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New GMC Confidentiality guidance: what you need to know

Post date: 20/04/2017 | Time to read article: 5 mins

The information within this article was correct at the time of publishing. Last updated 14/11/2018

The GMC has revised its Confidentiality guidance and this will come into force on 25 April 2017. Medicolegal Adviser Dr Rachel Birch explains what doctors need to know about the changes

Read this article to:

  • Find out more about the changes in the new GMC Confidentiality guidance
  • Learn what effect the changes will have on your practice
  • Protect yourself from accidentally breaching the new guidance

The GMC has revised its Confidentiality guidance and this will come into force on 25 April 2017. Doctors should ensure they are familiar with this guidance in advance of this date and The GMC have published a helpful summary of what is new in the guidance and doctors should ensure they are familiar with it in advance of the date of implementation. The explanatory guidance has also been updated and will be released at the same time.

The guidance outlines the duty of confidentiality that doctors have to their patients but emphasises the wider duty to protect the health of the public. There are also changes relevant to the newer working at scale care models for delivering primary care. Since general practice involves all staff working as a team, it would be helpful for partners and practice managers to ensure all members of the team are made aware of this guidance.


One of the most useful changes is the introduction of a flowchart that practices can use when there is a request for disclosure of patient information. It asks several questions and directs doctors to the relevant sections of the guidance.

A useful aide-memoir is that information should only be disclosed in one of four scenarios:

  1. with appropriate patient consent
  2. for patients lacking capacity if it is believed to be in their best interests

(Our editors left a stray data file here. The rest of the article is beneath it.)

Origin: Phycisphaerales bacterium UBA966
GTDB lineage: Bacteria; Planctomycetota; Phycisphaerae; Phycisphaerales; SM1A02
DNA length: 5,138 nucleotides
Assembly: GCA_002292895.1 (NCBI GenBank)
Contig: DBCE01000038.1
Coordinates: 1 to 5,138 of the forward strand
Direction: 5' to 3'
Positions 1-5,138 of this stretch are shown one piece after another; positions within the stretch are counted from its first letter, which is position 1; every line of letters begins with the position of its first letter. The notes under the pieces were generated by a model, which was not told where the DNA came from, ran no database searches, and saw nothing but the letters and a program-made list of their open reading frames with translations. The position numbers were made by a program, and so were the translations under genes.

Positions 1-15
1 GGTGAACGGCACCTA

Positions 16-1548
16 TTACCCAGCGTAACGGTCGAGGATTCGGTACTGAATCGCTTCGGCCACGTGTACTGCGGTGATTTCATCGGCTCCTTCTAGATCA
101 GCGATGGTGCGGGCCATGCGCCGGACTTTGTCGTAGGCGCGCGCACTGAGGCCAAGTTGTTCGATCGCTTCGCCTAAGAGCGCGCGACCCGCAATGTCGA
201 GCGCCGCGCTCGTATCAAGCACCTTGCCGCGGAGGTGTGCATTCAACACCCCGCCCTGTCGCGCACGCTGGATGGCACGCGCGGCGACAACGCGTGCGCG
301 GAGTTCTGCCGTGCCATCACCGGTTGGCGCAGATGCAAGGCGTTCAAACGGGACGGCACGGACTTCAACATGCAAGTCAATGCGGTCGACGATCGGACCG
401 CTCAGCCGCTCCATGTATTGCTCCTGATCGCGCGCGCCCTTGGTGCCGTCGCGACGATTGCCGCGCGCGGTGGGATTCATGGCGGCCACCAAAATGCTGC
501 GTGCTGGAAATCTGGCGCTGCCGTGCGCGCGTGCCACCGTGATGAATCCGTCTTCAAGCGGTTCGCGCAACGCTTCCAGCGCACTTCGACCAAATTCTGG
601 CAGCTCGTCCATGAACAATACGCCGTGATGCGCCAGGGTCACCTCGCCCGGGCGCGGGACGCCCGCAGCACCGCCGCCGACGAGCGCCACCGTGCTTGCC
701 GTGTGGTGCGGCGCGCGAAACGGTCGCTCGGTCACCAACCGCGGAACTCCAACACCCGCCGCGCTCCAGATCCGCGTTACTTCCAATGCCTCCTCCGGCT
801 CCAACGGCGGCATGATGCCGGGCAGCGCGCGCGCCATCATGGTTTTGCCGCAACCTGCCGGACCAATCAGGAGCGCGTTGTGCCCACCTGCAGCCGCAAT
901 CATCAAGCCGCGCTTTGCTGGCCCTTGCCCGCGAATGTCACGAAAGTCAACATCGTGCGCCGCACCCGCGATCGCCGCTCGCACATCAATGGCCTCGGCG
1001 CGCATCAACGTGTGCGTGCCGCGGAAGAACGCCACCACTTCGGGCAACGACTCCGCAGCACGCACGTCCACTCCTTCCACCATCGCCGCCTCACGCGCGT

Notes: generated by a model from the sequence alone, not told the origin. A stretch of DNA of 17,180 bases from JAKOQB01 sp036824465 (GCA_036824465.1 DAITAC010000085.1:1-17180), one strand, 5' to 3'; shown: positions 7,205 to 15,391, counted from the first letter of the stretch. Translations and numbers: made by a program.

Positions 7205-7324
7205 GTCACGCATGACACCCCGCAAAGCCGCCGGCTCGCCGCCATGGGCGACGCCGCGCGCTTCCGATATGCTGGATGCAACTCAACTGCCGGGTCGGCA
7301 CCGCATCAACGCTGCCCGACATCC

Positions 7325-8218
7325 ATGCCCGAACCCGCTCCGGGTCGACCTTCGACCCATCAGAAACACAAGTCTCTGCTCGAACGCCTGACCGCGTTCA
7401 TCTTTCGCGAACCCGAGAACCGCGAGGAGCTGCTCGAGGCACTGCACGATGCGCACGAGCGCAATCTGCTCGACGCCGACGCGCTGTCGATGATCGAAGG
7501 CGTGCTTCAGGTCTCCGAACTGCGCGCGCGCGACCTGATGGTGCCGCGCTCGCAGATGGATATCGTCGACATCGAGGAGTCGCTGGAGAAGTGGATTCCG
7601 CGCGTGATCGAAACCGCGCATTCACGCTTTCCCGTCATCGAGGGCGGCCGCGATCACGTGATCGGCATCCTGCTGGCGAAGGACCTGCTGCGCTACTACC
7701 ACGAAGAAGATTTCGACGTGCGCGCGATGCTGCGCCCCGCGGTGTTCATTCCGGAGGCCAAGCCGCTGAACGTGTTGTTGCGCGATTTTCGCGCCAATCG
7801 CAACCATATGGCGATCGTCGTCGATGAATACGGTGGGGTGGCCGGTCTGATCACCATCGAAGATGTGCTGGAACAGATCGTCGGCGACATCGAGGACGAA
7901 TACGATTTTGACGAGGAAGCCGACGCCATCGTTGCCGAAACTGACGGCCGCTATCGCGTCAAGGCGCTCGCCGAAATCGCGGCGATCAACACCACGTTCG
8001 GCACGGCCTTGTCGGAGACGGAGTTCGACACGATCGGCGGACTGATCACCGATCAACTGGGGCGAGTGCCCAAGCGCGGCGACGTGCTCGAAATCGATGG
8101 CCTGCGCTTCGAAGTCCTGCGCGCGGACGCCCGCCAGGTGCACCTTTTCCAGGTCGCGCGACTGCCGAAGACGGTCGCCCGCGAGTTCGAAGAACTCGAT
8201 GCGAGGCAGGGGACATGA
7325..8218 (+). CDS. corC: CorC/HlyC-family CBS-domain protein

3. if required by law
  4. if it is justified in the public interest.
Direct care

Emphasis is placed on the importance of sharing information appropriately for the benefit of direct patient care, acknowledging that doctors are increasingly working in integrated care partnerships and multidisciplinary teams. However, if patients are likely to be surprised that doctors can access information from other healthcare providers, then explicit consent should be sought from the patient before doing so, whenever practicable.

If a patient refuses to provide consent for relevant information to be shared for a referral to secondary care, the GMC have outlined the requirement for doctors to explain the consequences of this. For example, that it may not be possible to refer the patient for treatment without this information being provided. Doctors should take time to explore the patient’s reasons for refusing and seek a compromise if possible.

The guidance also refers to the scenario where a family member raises concerns about a patient. Doctors should not refuse to listen to these concerns, but must take care not to disclose personal information unintentionally, for example by confirming or denying the person’s perceptions about the patient’s health. Consideration should be given as to whether the patient may consider it a breach of trust to listen to the relative. In some circumstances, doctors may need to inform relatives that they cannot guarantee the confidentiality of the discussion if it may influence the patient’s treatment.

Protection of patients and others